openSUSE is a general purpose operating system built on top of the Linux kernel, developed by the community-supported openSUSE Project and sponsored by SUSE and a number of other companies. After Novell acquired SUSE Linux in January 2004, Novell decided to release the SUSE Linux Professional product as a 100% open source project. In 2011 The Attachmate Group acquired Novell and split Novell and SUSE into two autonomous subsidiary companies. SUSE offers products and services around SUSE Linux Enterprise -- their commercial offering that is based on openSUSE Linux. The initial release of the community project was a beta version of SUSE Linux 10.0, and as of today May 21, 2013 the current stable release is openSUSE 12.3. The openSUSE Project community, sponsored by SUSE, develops and maintains SUSE Linux distributions components. openSUSE Linux is the successor to "SUSE Linux Professional". Beyond the distribution, the openSUSE Project provides a web portal for community involvement. The community developing openSUSE collaboratively with its corporate sponsors through the Open Build Service, writing documentation, designing artwork, fostering discussion on open mailing lists and in Internet Relay Chat channels, and improving the openSUSE site through its wiki interface. openSUSE aims to offer a stable base and allow users to use the Open Build Service to get additional or more up to date software, or even a rolling release version with the name Tumbleweed. Moreover, the system should be flexible and make it easy to re-purpose for specific goals like running a web- or mail server. Like most Linux distributions, openSUSE includes both a default graphical user interface (GUI) and a command line interface option. During installation, the user may choose among KDE SC, GNOME, LXDE and Xfce GUIs. openSUSE supports thousands of software packages across the full range of Free software / open source development
The openSUSE project aims to release a new version every eight months. Since version 11.2, critical updates have been provided for two releases plus two months, which results in a support lifetime of 18 months. To add predictability and to prevent people from thinking the .0 releases are more major, the openSUSE version scheme has changed starting in openSUSE 12.1. All November releases have a .1, all July releases have a .2, and all March releases have a .3. Every two years, when another .1 version is released, the major version number is bumped up 2.1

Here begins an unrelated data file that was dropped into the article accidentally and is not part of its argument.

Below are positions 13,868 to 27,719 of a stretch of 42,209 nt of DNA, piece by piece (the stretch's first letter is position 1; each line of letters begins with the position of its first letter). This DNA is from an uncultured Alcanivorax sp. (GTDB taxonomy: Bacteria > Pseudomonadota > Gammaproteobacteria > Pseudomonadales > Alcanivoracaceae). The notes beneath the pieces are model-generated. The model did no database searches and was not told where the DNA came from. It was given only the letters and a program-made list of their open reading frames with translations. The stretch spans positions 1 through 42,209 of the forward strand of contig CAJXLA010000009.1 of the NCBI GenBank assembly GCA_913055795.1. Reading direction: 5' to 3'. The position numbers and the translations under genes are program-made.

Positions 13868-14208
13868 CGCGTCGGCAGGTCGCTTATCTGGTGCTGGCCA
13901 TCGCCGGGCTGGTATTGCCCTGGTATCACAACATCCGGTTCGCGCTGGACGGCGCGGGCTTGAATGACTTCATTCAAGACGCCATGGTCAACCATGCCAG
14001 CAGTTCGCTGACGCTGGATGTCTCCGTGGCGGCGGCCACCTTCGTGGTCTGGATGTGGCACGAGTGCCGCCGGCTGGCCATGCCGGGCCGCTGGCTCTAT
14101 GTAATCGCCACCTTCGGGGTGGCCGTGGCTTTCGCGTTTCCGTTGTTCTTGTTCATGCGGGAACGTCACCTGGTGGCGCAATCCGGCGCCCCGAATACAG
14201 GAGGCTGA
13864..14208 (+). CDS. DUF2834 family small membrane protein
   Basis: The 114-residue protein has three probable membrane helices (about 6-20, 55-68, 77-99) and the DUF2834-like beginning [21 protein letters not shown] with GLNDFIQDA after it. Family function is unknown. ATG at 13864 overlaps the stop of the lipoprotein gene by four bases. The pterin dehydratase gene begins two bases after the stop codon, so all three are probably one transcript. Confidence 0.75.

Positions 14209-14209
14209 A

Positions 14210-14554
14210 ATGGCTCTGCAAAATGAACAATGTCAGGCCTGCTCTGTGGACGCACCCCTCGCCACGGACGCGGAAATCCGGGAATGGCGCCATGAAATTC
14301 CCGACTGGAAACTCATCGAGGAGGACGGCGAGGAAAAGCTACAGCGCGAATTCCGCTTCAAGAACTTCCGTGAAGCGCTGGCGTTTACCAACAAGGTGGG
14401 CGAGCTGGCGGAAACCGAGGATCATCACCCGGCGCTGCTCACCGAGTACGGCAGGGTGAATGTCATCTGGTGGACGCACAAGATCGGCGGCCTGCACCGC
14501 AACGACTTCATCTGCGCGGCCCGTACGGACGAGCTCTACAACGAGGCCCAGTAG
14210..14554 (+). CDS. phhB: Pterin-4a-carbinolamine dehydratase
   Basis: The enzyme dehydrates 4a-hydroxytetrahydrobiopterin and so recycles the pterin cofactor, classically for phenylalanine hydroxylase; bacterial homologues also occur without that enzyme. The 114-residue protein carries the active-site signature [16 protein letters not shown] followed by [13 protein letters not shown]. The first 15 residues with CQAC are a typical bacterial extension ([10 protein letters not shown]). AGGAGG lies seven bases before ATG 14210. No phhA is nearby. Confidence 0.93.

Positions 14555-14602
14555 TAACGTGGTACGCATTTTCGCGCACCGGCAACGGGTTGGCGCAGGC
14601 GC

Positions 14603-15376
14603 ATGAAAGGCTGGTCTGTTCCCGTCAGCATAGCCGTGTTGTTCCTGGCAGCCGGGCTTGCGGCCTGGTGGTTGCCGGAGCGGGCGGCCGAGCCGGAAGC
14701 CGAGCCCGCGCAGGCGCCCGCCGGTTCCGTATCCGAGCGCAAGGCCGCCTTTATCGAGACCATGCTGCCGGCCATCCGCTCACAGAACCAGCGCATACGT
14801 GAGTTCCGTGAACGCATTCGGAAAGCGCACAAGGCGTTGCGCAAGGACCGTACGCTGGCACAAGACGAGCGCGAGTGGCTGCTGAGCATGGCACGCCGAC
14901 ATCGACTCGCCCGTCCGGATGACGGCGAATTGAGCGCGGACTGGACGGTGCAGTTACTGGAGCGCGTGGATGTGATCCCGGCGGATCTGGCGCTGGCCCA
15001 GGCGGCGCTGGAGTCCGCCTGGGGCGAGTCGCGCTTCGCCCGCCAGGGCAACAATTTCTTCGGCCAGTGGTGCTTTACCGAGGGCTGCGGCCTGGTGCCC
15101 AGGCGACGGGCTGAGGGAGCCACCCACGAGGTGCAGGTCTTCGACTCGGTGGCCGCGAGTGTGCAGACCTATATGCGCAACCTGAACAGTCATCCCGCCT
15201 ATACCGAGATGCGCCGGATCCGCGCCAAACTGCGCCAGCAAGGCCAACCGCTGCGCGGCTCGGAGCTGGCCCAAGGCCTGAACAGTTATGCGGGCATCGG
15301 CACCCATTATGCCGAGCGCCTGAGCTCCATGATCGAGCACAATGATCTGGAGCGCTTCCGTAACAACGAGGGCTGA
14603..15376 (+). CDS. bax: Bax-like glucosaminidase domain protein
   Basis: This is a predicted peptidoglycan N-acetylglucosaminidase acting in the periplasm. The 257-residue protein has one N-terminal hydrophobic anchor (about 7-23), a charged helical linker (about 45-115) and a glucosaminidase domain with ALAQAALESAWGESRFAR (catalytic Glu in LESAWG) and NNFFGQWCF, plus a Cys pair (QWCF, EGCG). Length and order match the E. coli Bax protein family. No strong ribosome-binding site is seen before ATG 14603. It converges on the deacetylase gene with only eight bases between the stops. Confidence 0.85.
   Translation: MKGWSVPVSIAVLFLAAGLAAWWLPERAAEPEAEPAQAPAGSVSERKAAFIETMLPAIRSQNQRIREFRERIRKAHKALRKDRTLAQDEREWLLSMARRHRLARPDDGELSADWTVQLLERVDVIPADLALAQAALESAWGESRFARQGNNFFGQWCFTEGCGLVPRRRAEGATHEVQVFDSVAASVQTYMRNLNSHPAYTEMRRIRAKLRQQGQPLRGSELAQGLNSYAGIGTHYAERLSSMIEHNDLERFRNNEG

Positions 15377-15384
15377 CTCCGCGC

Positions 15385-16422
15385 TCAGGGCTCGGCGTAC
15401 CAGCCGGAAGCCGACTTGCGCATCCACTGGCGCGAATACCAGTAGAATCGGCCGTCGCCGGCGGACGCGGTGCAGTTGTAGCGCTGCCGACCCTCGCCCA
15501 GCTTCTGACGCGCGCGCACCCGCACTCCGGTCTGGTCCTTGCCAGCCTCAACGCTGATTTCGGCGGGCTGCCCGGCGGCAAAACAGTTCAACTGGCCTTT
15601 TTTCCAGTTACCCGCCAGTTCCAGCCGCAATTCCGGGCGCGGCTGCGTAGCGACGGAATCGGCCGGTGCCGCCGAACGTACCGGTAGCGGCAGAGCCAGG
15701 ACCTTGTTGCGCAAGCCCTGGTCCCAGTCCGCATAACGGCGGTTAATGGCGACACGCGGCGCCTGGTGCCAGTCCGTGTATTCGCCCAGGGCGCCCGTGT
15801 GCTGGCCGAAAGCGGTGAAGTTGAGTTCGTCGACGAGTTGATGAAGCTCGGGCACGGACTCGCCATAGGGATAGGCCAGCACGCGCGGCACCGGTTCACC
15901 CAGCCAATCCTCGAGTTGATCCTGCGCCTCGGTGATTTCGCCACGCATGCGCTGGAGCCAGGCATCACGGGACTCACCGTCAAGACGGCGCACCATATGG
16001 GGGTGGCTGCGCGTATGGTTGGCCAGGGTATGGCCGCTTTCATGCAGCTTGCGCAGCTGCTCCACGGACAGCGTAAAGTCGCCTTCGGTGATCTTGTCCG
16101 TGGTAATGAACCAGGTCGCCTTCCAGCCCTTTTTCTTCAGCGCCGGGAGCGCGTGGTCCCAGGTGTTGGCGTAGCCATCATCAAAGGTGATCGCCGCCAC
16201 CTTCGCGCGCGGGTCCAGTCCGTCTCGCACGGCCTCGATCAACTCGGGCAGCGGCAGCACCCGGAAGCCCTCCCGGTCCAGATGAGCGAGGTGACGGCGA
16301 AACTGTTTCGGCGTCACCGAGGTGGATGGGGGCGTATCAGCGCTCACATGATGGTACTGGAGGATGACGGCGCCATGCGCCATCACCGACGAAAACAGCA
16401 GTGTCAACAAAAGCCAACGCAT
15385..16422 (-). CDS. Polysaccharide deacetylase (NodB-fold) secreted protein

The initial stable release from the openSUSE Project was SUSE Linux 10.0, released on October 6, 2005. This was released as a freely downloadable ISO image and as a boxed retail package, with certain bundled software only included in the retail package. On May 11, 2006, the openSUSE Project released SUSE Linux 10.1, with the mailing list announcement identifying Xgl, NetworkManager, AppArmor and Xen as prominent features. For their third release, the openSUSE Project renamed their distribution, releasing openSUSE 10.2 on December 7, 2006. Several areas that developers focused their efforts on were reworking the menus used to launch programs in KDE and GNOME, moving to ext3 as the default file system, providing support for internal readers of Secure Digital cards commonly used in digital cameras, improving power management framework (more computers can enter suspended states instead of shutting down and starting up) and the package management system. This release also featured version 2.0 of Mozilla Firefox. The fourth release, openSUSE 10.3, was made available as a stable version on October 4, 2007. An overhaul of the software package management system (including support for 1-Click-Install), legal MP3 support from Fluendo and improved boot-time are some of the areas focused on for this release. 2.2
openSUSE 11.0 was released on June 19, 2008. It includes the latest version of GNOME and two versions of...
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